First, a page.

Ground fault circuit interrupters

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Updated: 4/13/2007 7:47 am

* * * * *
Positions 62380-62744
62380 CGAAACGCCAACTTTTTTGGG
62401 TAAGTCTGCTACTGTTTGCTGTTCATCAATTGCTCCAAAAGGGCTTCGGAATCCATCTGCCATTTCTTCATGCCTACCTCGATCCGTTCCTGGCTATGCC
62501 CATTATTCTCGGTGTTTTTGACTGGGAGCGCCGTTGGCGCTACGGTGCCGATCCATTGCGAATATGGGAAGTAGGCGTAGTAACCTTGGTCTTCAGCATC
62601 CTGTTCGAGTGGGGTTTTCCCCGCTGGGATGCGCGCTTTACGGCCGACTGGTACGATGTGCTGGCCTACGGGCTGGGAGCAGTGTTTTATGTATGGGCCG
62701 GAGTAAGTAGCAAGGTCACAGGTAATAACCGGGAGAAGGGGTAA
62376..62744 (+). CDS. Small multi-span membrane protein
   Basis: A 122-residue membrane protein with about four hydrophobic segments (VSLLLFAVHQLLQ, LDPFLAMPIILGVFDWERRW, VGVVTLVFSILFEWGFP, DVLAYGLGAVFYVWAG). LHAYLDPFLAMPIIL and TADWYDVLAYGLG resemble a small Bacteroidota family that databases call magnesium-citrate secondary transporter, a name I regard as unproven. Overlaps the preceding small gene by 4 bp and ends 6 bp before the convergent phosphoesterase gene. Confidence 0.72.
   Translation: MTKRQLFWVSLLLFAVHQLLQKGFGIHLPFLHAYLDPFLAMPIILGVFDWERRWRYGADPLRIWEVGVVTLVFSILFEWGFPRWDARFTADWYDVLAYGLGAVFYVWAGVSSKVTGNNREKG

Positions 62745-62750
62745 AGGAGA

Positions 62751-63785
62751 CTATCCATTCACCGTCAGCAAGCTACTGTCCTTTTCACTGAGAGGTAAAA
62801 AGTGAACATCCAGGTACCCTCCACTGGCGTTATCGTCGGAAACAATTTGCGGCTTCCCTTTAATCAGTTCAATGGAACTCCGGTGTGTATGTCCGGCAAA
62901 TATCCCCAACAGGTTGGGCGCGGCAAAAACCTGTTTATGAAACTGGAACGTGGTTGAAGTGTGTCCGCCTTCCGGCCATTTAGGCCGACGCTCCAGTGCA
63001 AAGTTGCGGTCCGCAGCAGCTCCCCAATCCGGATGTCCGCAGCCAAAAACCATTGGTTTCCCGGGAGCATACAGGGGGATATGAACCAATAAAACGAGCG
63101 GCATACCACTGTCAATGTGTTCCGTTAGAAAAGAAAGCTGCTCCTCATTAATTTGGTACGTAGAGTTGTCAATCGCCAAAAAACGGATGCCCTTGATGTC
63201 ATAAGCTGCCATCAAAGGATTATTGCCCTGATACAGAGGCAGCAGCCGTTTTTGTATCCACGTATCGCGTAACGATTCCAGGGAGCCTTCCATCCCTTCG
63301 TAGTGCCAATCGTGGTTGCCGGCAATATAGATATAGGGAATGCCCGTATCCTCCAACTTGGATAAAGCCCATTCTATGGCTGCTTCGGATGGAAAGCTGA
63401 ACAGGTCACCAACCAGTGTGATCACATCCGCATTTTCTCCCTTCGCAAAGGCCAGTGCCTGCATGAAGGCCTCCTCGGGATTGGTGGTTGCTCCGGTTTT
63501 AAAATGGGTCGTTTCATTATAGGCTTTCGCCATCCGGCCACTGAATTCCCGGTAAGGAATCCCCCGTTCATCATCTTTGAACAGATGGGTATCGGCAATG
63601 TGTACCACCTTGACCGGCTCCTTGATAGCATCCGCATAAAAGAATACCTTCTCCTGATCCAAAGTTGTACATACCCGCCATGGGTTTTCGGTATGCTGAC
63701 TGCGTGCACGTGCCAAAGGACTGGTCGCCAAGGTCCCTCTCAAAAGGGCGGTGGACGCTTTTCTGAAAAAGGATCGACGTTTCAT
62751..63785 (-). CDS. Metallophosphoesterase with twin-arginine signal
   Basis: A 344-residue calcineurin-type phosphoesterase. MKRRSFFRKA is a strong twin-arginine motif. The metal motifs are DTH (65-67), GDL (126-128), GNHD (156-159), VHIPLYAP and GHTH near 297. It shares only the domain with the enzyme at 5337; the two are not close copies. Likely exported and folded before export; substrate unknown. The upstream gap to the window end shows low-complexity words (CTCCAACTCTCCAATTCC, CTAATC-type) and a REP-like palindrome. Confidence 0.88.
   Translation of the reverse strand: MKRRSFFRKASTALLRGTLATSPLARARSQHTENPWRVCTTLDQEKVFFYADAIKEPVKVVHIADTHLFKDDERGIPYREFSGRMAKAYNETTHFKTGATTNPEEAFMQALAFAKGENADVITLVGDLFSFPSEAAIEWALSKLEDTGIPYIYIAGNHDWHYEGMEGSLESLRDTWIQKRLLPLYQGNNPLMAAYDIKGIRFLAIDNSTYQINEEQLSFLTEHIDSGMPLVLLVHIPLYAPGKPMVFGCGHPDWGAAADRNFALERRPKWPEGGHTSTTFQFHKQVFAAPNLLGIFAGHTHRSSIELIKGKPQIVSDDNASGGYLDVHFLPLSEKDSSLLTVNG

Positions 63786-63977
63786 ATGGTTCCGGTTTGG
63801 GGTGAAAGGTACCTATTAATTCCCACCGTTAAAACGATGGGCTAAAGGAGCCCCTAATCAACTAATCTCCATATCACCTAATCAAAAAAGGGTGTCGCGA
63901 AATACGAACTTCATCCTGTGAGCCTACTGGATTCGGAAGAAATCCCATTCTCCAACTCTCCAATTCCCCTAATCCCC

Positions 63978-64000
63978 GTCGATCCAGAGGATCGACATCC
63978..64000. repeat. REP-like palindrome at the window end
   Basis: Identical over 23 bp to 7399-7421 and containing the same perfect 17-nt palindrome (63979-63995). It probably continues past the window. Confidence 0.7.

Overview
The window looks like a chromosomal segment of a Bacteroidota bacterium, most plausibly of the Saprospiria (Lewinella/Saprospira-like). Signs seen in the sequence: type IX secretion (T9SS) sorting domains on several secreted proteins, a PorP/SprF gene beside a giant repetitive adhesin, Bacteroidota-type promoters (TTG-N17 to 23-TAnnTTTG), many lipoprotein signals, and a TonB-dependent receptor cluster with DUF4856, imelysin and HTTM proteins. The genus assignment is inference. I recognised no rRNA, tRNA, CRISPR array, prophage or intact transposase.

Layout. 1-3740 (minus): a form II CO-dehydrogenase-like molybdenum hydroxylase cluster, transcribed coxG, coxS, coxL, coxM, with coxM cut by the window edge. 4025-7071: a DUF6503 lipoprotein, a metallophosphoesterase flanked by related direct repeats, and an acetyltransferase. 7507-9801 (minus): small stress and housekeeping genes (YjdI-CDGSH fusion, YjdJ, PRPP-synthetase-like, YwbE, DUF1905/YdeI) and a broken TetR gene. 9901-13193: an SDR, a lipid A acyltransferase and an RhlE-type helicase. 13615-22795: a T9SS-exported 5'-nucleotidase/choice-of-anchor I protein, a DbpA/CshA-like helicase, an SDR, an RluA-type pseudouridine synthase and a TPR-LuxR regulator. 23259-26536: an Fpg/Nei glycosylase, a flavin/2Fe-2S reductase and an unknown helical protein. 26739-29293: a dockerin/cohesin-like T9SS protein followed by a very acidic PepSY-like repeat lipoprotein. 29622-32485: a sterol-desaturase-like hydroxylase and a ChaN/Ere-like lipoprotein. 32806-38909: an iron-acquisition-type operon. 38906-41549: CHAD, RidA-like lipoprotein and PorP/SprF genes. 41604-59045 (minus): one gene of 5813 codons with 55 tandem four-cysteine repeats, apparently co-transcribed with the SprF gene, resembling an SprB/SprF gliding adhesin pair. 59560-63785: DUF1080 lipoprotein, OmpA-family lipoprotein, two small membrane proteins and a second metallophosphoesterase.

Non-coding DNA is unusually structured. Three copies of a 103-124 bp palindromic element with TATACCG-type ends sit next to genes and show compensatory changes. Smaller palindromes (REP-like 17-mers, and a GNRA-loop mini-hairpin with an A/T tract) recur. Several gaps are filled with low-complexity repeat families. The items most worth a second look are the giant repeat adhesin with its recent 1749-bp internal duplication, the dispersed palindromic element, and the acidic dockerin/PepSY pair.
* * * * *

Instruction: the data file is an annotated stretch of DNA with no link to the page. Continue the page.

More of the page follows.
A ground-fault circuit interrupter, or 'G-F-C-I,' is a special kind of outlet, that protects people from electrical shock. Ground faults can occur when a hot, bare wire in an appliance comes in contact with the appliance's metal frame. If a person touches both the defective appliance and any grounded surface, a severe shock can result. The G-F-C-I works by interrupting the electrical circuit, anytime it senses a ground fault of six amps or more. It takes less than one second for the G-F-C-I to kick in, and stop the flow of current. Because of the increased hazard from water, G-F-C-Is are mandatory for new outlets in bathrooms, outdoors, and near the kitchen sink. Typically, these receptacles will also provide ground fault protection for outlets further down the same circuit. Your electrician can easily install G-F-C-Is in your existing receptacle boxes; the device itself is usually inexpensive. To find out more about G-F-C-Is, also called just 'G-F-I', consult a qualified electrician.
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